The numbers are in: The French are drinking less wine, while Americans are uncorking more bottles.
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France is a nation of wine-lovers nonpareil. With a wine history dating to 6th century B.C., the French refined winemaking as we know it, creating many of the production techniques employed by the industry today. They produce more than 7 billion bottles of wine annually, including some of the world’s most celebrated vintages.
Okay, that’s the headline, but the numbers showcase overall consumption, not per-capita swilling and America’s population is almost five times that of France.
Looking at per-capita consumption, France remains the leader, downing 44 liters per person in 2012—more than a bottle a week—compared to 10.3 for Americans. (We’re leaving out micro-states like the child-free Vatican City, the world leader in per-capita consumption.) Portugal, Switzerland and Italy—all big wine producers as well—are other countries where citizens are armed with corkscrews.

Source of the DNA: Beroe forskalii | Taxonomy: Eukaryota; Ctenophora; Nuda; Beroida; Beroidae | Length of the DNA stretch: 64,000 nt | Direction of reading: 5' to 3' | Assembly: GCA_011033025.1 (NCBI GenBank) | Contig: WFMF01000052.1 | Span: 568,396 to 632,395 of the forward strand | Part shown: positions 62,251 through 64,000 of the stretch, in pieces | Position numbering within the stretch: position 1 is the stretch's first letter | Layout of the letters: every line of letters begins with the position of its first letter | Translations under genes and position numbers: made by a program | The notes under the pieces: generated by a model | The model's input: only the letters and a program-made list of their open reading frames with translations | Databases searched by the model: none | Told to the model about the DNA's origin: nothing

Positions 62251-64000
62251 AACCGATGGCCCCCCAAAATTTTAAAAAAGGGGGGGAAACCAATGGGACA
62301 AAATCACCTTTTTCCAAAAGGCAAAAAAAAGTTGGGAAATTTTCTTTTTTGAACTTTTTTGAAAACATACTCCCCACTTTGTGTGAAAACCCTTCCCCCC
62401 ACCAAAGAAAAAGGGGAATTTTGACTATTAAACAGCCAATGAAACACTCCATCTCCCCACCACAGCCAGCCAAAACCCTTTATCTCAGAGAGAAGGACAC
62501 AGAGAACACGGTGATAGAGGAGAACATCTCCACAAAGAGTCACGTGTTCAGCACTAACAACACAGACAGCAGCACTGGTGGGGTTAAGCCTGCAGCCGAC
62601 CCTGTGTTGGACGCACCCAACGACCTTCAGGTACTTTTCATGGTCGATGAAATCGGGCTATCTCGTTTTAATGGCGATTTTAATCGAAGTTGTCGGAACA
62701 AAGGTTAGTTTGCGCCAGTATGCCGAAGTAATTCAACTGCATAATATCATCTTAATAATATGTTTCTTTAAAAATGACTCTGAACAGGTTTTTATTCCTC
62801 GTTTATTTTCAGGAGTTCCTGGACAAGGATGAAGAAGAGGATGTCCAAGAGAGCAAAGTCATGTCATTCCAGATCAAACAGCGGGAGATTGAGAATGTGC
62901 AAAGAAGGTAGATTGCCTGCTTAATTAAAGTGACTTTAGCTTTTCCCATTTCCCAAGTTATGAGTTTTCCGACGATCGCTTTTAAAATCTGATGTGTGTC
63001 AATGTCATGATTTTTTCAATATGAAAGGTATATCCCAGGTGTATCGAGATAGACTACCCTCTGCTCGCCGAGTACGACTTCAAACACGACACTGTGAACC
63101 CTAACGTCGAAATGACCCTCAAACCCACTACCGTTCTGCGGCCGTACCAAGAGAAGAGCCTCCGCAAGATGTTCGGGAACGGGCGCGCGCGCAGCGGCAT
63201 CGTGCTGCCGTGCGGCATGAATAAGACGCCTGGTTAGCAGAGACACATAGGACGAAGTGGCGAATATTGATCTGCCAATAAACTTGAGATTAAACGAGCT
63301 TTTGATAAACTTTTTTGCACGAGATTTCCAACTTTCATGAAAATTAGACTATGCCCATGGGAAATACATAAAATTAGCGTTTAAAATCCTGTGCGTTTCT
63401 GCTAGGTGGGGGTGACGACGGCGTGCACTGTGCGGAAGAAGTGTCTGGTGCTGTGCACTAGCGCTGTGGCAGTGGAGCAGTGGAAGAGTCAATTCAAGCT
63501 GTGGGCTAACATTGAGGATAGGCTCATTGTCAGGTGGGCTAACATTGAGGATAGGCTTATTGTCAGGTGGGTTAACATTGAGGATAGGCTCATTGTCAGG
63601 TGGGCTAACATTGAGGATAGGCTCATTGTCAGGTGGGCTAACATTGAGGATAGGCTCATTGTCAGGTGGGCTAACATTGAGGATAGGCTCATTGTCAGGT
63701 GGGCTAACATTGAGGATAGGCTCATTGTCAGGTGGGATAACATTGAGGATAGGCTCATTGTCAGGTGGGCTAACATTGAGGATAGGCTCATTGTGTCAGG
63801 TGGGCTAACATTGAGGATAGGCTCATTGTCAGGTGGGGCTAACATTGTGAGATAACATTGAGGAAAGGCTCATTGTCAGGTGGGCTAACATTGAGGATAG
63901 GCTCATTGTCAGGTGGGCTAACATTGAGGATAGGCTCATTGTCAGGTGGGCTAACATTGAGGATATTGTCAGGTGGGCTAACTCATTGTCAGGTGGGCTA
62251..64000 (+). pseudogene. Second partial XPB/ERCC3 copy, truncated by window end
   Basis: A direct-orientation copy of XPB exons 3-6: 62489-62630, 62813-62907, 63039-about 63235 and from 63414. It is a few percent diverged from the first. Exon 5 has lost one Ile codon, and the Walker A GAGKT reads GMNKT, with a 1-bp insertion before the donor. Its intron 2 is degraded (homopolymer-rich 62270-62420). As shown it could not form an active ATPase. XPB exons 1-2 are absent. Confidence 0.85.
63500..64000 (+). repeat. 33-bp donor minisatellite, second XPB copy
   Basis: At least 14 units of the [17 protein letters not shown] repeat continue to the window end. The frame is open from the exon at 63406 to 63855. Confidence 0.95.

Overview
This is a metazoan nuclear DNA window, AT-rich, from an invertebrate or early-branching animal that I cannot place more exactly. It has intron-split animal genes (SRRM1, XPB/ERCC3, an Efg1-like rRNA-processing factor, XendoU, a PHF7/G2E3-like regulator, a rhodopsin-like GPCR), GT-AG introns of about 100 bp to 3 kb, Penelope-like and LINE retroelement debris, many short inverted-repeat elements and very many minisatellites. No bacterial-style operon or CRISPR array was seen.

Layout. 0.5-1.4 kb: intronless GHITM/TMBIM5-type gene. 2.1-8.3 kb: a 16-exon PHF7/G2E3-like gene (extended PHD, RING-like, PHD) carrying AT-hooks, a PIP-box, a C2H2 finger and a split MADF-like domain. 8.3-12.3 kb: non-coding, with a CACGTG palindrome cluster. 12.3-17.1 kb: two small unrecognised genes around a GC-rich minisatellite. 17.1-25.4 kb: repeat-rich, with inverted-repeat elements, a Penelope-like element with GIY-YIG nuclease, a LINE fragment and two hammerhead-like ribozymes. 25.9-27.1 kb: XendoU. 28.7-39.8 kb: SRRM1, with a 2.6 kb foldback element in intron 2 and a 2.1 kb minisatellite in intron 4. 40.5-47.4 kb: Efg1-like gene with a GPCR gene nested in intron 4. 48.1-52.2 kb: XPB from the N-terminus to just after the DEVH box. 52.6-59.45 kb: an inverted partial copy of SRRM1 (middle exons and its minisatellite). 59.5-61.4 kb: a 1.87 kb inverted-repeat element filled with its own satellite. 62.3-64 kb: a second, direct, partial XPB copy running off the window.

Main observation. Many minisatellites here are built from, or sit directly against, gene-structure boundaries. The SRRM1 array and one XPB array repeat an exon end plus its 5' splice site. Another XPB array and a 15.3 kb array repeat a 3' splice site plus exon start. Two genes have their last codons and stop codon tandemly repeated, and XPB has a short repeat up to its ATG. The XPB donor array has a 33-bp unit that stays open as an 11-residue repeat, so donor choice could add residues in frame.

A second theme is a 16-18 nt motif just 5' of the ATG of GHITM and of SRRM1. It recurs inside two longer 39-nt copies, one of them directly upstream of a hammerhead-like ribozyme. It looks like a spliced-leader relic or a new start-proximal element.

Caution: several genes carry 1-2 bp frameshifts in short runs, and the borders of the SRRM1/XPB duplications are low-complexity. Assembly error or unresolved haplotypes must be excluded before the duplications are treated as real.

The decade-long surge in Chinese wine sales hit a wall, with a decline of 3.8 percent from the previous year. The report concludes that an oversupply of stock may be to blame.
More bubbly is being consumed than we expected. Sparkling wine—including Prosecco—accounts for 17 percent of total wine consumption, worldwide.
In 2013, South Americans (Argentina, Chile, and Brazil) drank more wine year-over-year, as did South Africans. But...
Southern hemisphere grapes have been harvested for 2014 and initial forecasts show an overall decrease in wine production. Argentina and Chile are particularly hard-hit, with declines of up to 20 percent. Soon we may be paying more for Argentine malbec and Australian shiraz.
Hero image: Flickr user "edellepi" (CC BY-NC-SA 2.0)
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